One of the first friends my husband Julien and I made after moving to Tokyo was the caring and creative Miica Fran. After meeting her at our coworking space, she invited us to her first pop-up restaurant called “Eat Provence” — an intimate series inspired by the slow food and cozy lifestyle of her experience in the southeast region of France.
That was almost three years ago. Miica has since traveled throughout Europe to research how to have a zero-waste kitchen and she now hosts her own experimental zero-waste kitchen “Bio Labo House” at the charming bar aVin in Meguro-ku.
This week, I had the pleasure of interviewing Miica for a story in The Japan Times and sharing the steps she and her community are taking to reduce kitchen waste, such as harvesting “imperfect produce” directly from local farms, using reusable boxes and bags instead of plastic, trying to use as much of a plant or animal as possible, composting, upcycling with Swell Plastic, and saving onion skins to make natural plant dyes with the local artist Emiko Hasegawa.
A large source of food waste is also, of course, the food left on our plates, but this has never been a problem when Miica cooks because her food is so flavorsome!
As was the case this past winter when Miica and I hosted our second installment of We are Wabi-sabi — a series of gatherings where we explore the meaning of the Japanese concept of “wabi-sabi” — the beauty of things imperfect, transient, and incomplete — while enjoying a gorgeous meal made with beautifully imperfect produce, or what we lovingly call “wabi-sabi veggies.”
Miica’s menu was a medley of healthy and hearty French-inspired cuisine with organic Japanese ingredients: kale, walnut and golden raisin salad; steamed radish and radish leaves; carrots with soy milk dip; soy milk cream pasta with hemp seeds; a Lyonnais cassoulet made with tomatoes, beans and bacon, and a perfectly baked tart amandine for dessert.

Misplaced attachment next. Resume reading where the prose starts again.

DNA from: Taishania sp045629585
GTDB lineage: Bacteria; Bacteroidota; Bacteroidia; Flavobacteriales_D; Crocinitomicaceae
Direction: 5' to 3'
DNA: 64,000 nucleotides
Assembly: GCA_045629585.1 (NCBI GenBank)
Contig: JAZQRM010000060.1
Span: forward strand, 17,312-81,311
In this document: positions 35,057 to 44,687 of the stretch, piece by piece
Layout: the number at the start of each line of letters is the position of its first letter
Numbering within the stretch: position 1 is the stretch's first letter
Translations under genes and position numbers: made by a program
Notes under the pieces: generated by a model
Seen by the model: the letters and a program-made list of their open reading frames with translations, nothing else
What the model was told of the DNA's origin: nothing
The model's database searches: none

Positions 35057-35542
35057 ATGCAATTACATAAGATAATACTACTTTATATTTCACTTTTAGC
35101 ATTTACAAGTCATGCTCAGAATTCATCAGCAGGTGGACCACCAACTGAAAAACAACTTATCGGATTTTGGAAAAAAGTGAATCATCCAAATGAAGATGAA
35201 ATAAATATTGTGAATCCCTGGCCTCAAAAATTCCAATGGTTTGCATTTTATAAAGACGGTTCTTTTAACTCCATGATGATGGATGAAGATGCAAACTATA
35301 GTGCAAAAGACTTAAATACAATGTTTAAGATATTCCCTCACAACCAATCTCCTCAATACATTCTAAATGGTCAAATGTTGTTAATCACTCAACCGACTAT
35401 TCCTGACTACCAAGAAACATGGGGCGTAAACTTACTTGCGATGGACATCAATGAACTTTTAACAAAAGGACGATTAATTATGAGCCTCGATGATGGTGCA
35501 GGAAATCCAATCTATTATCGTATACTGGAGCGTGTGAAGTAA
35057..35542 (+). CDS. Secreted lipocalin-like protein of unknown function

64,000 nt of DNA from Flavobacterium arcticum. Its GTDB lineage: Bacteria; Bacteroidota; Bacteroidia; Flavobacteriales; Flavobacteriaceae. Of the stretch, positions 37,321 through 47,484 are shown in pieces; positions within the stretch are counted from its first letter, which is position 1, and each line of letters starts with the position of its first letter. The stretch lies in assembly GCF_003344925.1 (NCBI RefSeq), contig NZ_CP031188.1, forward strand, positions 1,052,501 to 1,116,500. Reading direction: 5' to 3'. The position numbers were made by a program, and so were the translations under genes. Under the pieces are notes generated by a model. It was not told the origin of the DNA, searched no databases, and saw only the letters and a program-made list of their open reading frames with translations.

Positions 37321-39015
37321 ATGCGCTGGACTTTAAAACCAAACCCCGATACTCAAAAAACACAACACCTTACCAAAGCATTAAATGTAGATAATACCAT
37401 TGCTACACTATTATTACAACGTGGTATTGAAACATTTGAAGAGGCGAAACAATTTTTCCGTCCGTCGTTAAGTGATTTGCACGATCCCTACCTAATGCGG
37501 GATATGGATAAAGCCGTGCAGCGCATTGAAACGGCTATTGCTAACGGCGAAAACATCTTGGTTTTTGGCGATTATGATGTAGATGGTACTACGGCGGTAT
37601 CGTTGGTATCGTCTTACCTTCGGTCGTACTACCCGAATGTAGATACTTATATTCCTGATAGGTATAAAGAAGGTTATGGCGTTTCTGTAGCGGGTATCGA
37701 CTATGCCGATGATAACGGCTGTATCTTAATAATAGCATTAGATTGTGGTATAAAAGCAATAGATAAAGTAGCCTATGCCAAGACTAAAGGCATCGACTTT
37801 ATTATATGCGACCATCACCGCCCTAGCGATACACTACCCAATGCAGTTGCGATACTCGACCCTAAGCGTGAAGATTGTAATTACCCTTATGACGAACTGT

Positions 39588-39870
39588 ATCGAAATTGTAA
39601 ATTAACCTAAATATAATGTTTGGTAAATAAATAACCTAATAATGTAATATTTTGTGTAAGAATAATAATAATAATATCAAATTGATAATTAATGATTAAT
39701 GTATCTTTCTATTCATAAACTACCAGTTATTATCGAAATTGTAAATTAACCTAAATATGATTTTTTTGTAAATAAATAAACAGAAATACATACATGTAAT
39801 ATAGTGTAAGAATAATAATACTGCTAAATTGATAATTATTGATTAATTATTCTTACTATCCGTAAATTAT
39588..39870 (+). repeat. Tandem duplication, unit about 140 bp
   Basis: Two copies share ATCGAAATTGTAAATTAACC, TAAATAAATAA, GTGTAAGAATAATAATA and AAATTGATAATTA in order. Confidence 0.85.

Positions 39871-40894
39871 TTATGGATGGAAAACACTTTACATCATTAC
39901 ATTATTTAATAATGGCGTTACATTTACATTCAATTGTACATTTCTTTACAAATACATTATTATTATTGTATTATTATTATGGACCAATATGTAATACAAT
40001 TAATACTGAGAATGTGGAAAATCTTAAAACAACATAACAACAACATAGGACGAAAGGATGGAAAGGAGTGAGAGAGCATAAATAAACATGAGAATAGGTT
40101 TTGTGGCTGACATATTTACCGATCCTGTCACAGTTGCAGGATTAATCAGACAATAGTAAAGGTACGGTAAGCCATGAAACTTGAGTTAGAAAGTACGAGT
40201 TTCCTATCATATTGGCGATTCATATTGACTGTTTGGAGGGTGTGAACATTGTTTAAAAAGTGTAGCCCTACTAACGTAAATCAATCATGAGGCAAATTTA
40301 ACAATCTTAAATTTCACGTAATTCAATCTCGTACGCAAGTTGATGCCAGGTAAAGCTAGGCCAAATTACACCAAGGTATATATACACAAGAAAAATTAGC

As we know, this was before the coronavirus crisis and our city’s shutdowns. We might miss these social gatherings — food brings us all together after all — but staying at home doesn’t mean we can’t eat well. One silver-lining to this lockdown is how it can make home feel more like a laboratory for deeply experimenting with tasty recipes, as well as tricks for reducing waste.
As such, I asked Miica if I could share with all of you her recipes for the famous Lyonnais cassoulet and the almond tart that she prepared at “We are Wabi-Sabi.” We chose these dishes because they’re adaptable and easy to rustle up with common pantry staples, such as beans, canned tomatoes, herbs, flour and nuts. Traditionally, cassoulet is prepared with pork, but meat can easily be left out to be vegetarian while still flowing with umami flavor. So, next time you feel like experimenting in your home kitchen laboratory, get cozy with Miica’s cassoulet and almond tart!
So, next time you feel like experimenting in your home kitchen laboratory, try getting cozy with Miica’s cassoulet!
Miica’s Recipe for Cassoulet
Miica’s Recipe for Almond Tart
For the pastry
60g cane sugar
For the filling
100g almond flour
slivered almonds (adequate amount)
100g cane sugar
For the pastry
1. Preheat the oven to 180 degrees C.
2. Mix the butter put in room temperature until it gets creamy.
3. Add sugar in the above and mix it until it looks white.
4. Gradually add the beaten egg and mix well.
5. Mix in the flour and knead it until it becomes dough.
6. Let the dough rest in the refrigerator for 30 minutes to 1 hour.
7. Roll out the dough with a rolling pin.
8. Place the dough in a 22cm tart tin and lightly prick the pastry all over with a fork.
9. Bake for 15 minutes at 180 degrees C.
For the filling
10. Mix the butter with a whisk until smooth.
11. Add sugar and mix well.
12. Add in half of the beaten egg and mix well, then add the other half and mix well.
13. Add almond powder and mix well.
14. Pour the mixture into the tart shape.
15. Sprinkle slivered almonds so it covers the top.
16. Bake for 20 minutes at 180 degrees C.
17. Serve warm or cold and enjoy!
JULIA // Tokyo